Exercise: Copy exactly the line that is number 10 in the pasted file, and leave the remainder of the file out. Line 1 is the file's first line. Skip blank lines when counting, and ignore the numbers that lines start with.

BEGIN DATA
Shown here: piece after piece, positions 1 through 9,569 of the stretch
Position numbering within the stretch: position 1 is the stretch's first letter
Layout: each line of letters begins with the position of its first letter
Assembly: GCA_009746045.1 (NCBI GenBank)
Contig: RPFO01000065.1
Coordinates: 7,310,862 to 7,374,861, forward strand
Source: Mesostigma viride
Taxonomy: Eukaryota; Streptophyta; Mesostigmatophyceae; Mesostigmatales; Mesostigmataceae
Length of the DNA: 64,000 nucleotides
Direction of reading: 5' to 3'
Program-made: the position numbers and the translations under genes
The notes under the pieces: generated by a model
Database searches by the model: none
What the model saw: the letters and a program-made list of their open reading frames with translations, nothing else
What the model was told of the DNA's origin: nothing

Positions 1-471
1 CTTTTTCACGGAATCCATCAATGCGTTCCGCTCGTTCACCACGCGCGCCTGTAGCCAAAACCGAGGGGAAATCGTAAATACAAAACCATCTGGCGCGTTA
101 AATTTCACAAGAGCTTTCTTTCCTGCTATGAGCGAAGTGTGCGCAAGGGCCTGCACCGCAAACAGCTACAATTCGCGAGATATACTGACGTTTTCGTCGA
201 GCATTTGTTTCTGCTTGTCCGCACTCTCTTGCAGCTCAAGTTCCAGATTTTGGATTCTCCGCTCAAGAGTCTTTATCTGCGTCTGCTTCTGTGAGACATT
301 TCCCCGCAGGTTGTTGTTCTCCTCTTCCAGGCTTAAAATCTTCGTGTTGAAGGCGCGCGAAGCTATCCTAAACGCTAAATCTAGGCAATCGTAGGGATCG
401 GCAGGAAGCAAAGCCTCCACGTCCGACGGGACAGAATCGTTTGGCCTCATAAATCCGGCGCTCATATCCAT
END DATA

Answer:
Direction of reading: 5' to 3'